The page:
STAGECOACH is to axe a pioneering taxi-bus service after it failed to make a profit in two years.
Chief executive Brian Souter launched the Yellow Taxibus service between Edinburgh and Fife with Nicol Stephen, the then transport minister, in 2003. It was pitched as an alternative to the car for commuters living in housing estates in Fife.
The service was popular during rush hour and in the evenings during the Festival, but lost money at quiet times of the day. The last bus will run on November 13.
Stagecoach had invested 325,000 in 13 Mercedes minibuses for the service and lost an unspecified sum on the running costs.
A core group of around 1,000 passengers per week used the service, which picked commuters up from their homes in Fife and dropped them off in central Edinburgh.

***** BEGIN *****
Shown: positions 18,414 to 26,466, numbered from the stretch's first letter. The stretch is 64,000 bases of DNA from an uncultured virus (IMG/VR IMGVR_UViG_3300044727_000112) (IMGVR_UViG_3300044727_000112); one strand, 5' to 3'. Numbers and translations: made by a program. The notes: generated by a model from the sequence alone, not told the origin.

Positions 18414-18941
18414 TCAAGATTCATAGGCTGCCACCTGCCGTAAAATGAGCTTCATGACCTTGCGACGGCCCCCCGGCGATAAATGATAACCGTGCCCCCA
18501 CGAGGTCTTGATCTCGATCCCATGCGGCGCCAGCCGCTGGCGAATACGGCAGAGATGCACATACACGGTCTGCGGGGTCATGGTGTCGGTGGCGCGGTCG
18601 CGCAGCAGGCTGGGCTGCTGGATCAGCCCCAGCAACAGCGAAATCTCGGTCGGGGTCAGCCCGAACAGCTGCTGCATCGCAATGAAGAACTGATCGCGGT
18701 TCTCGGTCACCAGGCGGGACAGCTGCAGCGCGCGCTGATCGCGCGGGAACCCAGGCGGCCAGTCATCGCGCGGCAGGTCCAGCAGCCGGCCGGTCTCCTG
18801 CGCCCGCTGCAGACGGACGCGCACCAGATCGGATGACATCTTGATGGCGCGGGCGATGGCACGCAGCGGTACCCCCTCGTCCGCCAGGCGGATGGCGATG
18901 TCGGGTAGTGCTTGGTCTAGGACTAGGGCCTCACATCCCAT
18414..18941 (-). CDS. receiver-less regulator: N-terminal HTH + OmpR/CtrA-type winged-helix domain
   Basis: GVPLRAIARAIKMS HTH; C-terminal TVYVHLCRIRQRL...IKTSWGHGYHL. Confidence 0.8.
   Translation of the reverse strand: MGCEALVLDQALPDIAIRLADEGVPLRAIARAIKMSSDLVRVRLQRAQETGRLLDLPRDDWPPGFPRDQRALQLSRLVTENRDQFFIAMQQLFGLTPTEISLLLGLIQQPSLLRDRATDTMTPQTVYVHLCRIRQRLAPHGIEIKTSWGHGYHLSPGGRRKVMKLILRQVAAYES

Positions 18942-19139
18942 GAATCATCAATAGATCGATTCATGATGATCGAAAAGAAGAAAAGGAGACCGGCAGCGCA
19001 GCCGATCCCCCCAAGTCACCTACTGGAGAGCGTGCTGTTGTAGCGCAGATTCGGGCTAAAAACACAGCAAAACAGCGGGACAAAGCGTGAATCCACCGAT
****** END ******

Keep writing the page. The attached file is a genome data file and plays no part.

Stagecoach also axed a taxi-bus service in Petersfield, Hampshire. But Souter said the idea could work with public sector support: "Yellow Taxibus has demonstrated a core market and improved public transport services can be developed in a congested urban area."
Stagecoach is now seeking financial support from Fife Council to create a new service which would help needy or disabled people.
Souter said: "Yellow Taxibus has had some of the best customer feedback of any new initiative we have launched.
"We believe there is real potential for a range of Yellow Taxibus-style phone-and-go services across the country that can boost social inclusion in our communities, tackle congestion in our cities and improve the quality of life for thousands of people."
The buses ran every 10 minutes and charged between 4.75 and 8 for a return journey. The scheme raised the hackles of taxi drivers in Fife, who formed an action group and threatened to complain to the Office of Fair Trading.
Stagecoach said its service had lower operating costs than similar schemes.